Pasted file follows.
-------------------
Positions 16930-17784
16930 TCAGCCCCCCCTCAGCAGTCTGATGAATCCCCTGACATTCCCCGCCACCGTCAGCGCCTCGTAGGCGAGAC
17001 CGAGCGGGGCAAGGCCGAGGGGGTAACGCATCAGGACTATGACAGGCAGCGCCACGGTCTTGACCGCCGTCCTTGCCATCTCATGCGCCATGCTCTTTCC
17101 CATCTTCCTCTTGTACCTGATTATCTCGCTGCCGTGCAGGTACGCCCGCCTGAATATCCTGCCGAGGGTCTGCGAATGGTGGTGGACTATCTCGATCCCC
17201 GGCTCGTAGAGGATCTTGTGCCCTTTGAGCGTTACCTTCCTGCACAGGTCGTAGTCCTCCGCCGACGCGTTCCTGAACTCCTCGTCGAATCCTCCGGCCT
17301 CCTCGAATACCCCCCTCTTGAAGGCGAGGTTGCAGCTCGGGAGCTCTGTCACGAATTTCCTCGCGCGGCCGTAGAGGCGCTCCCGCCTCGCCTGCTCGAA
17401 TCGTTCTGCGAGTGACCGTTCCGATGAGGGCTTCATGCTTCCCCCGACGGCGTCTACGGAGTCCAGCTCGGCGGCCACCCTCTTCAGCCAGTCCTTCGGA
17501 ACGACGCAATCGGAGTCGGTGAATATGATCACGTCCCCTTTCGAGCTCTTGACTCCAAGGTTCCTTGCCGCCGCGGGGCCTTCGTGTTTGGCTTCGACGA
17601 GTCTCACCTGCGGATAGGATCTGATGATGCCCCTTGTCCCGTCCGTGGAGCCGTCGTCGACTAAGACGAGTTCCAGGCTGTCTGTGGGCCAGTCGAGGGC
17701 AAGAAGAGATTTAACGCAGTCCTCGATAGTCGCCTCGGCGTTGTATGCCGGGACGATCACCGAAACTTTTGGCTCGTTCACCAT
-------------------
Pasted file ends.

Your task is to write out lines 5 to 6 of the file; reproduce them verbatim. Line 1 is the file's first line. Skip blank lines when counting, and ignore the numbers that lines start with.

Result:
17201 GGCTCGTAGAGGATCTTGTGCCCTTTGAGCGTTACCTTCCTGCACAGGTCGTAGTCCTCCGCCGACGCGTTCCTGAACTCCTCGTCGAATCCTCCGGCCT
17301 CCTCGAATACCCCCCTCTTGAAGGCGAGGTTGCAGCTCGGGAGCTCTGTCACGAATTTCCTCGCGCGGCCGTAGAGGCGCTCCCGCCTCGCCTGCTCGAA